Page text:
Plea to Yoda: Let us choose our own Jedi
Most of the attention and public discussion to date about potential candidates for next Chief Executive has focused on speculation about who is thought to have Beijing's support, supplemented by public opinion surveys conducted by local academics.
Given the reality of Hong Kong's situation, this is to some extent inevitable and both factors are indeed important. Acceptability to the Central Government is a sine qua non and no Chief Executive is going to survive very long unless he or she can muster support from Hong Kong people.
In looking at this second factor, we need to examine some of its components. These have not so far attracted much coverage, but they ought to rank highly in our own and Beijing's assessment because they will determine how successfully the CE is going to perform in the job.
The first is the quality of the individual's political instincts. How good are his antennae? The second and related one concerns the individual's personality and heart. What sort of person is he, and what is motivating him to seek the office in the first place. The CE election is not a mere beauty contest, we want to know what makes that person tick.
We need someone in tune with public sentiment, but with the ability also to lead the community to the high ground when necessary rather than slavishly following every public opinion survey. We want a good person, someone who might not win every fight, but who will always be on the right side.
In short, what we need is a Jedi knight.
Both of our first two Chief Executives have struggled at times to read the political mood. Tung Chee Hwa suffered from the handicap of being a top business leader at a time when such people were beginning to fall out of public favour, though his grandfather image helped to soften the edges. But whatever possessed him to think that the draft legislation on Article 23 was going to be acceptable to ordinary people or could anyway be rammed through a legislature whose members would shortly have to face the public at the impending elections?
Some recent actions and comments by the present administration have been no better. An overwhelming majority feel property tycoons have too much sway over the economy, but one of the government's recent actions was to amend the law to make it easier for developers to enforce compulsory purchase of people's homes. One senior figure even encouraged the young to aspire to follow in the footsteps of our most successful developer, thereby denting his own light sabre possibly beyond repair.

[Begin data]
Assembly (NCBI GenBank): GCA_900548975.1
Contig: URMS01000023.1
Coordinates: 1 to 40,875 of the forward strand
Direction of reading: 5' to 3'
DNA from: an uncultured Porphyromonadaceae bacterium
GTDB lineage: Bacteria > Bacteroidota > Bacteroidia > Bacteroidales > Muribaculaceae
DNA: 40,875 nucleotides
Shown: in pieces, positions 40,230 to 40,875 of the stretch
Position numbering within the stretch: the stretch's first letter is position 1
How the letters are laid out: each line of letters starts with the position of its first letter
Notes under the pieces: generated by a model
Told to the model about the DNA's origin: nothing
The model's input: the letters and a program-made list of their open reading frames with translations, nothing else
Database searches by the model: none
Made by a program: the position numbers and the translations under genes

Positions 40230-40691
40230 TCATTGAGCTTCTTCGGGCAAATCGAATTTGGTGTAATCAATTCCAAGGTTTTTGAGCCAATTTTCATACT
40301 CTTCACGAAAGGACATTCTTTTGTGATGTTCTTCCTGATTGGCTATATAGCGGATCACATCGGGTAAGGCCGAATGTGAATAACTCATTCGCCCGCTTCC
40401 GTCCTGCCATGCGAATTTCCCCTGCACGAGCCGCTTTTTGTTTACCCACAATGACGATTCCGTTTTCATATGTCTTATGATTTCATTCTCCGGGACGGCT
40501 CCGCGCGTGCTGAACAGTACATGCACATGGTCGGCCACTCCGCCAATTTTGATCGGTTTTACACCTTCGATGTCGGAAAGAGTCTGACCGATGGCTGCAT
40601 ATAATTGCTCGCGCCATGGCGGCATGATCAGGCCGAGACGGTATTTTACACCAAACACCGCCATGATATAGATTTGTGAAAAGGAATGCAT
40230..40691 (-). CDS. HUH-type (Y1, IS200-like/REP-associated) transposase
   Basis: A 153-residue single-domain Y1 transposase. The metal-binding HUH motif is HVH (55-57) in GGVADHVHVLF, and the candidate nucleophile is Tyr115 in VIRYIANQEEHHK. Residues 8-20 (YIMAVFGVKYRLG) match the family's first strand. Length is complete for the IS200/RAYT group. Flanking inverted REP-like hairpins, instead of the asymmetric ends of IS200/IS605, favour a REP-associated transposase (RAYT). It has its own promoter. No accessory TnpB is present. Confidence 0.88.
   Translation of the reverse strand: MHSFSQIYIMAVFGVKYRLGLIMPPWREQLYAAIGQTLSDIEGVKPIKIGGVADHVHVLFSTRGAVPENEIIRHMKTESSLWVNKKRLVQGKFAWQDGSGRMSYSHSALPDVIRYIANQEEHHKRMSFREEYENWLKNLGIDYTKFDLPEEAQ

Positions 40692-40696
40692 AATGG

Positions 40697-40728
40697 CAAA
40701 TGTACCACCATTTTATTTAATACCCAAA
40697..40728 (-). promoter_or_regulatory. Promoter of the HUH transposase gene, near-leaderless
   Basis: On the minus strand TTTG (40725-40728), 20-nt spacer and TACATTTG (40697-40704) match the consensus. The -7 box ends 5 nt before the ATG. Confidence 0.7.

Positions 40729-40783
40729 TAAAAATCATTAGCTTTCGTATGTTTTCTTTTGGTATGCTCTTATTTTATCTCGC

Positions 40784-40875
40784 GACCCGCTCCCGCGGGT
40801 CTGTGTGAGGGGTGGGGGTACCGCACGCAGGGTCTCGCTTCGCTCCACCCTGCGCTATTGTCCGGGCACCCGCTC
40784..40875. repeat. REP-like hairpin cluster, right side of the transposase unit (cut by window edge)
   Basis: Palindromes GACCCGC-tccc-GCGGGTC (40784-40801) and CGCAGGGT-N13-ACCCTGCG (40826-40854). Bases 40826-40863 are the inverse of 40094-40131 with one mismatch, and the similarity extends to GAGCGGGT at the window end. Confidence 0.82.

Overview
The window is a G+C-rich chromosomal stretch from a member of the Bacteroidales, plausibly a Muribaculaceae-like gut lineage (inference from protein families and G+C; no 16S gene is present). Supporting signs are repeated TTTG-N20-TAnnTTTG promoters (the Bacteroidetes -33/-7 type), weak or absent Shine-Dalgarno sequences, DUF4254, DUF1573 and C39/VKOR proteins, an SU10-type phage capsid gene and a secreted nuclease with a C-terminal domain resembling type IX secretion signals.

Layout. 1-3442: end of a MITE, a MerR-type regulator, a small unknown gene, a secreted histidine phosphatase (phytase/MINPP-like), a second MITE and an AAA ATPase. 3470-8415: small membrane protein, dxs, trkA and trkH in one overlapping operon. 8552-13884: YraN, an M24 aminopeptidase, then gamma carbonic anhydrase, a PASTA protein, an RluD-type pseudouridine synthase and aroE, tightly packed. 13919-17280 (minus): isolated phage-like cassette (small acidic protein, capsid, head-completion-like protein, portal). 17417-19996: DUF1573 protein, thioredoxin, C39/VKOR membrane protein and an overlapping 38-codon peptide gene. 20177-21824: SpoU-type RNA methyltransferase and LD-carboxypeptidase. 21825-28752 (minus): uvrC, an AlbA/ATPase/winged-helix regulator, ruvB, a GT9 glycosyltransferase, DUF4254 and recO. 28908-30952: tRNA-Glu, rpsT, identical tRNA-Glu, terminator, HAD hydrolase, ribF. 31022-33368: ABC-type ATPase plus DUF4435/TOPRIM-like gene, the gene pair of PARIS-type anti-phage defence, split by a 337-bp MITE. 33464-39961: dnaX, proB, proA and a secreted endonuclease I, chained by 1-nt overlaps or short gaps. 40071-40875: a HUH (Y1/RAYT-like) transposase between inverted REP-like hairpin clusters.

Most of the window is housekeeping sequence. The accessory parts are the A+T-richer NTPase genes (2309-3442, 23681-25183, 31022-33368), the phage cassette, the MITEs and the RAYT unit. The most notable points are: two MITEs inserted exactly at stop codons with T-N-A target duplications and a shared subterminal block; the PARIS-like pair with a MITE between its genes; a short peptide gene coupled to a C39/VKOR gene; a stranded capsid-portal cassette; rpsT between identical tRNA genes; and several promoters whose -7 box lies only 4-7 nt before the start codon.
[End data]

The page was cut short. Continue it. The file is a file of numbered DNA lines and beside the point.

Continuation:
Our Secretary for Constitutional Affairs, Hong Kong's very own Ministerial Darth Vader, has shown his dedication to the dark side with the proposal to scrap by-elections. The ability of the wealthy to make illegal alterations to their property, or even illegally occupy public land including roads and ignore statutory notices with impunity shows who really holds power in our society. The list goes on.
There has been discussion of administrative experience. But what we are looking for in a Chief Executive is leadership, the ability to weigh up all relevant factors and then come up with a clear decision – and take responsibility for it. The civil service is well able to deliver the goods once the direction has been set, a point made recently, and rather quaintly if indelicately, by the head of the Hong Kong & Macao Affairs Office.
The best test of a candidate's character, the best examination of whether he has those indefinable leadership qualities, is an election with wide participation. The very process itself will illuminate whether he has what we need. And the act of going through the process helps to bestow on the successful candidate the credibility he will need to survive the full five year term.
So here is the bottom line. If we assume our Yoda lives in Zhongnanhai and Beijing anoints one candidate with the mandate of heaven, whether by a handshake during a Kodak moment or a place setting at dinner, then that candidate will be "successful" in winning the election but spend the next five years fighting off failure.
It would be far better to allow a genuine contest among a small pool of candidates each of whom would be acceptable to the Central Government.
Such a person may not turn out to be a true Jedi. But at a minimum the Force will have been with him – or her – at least for a while.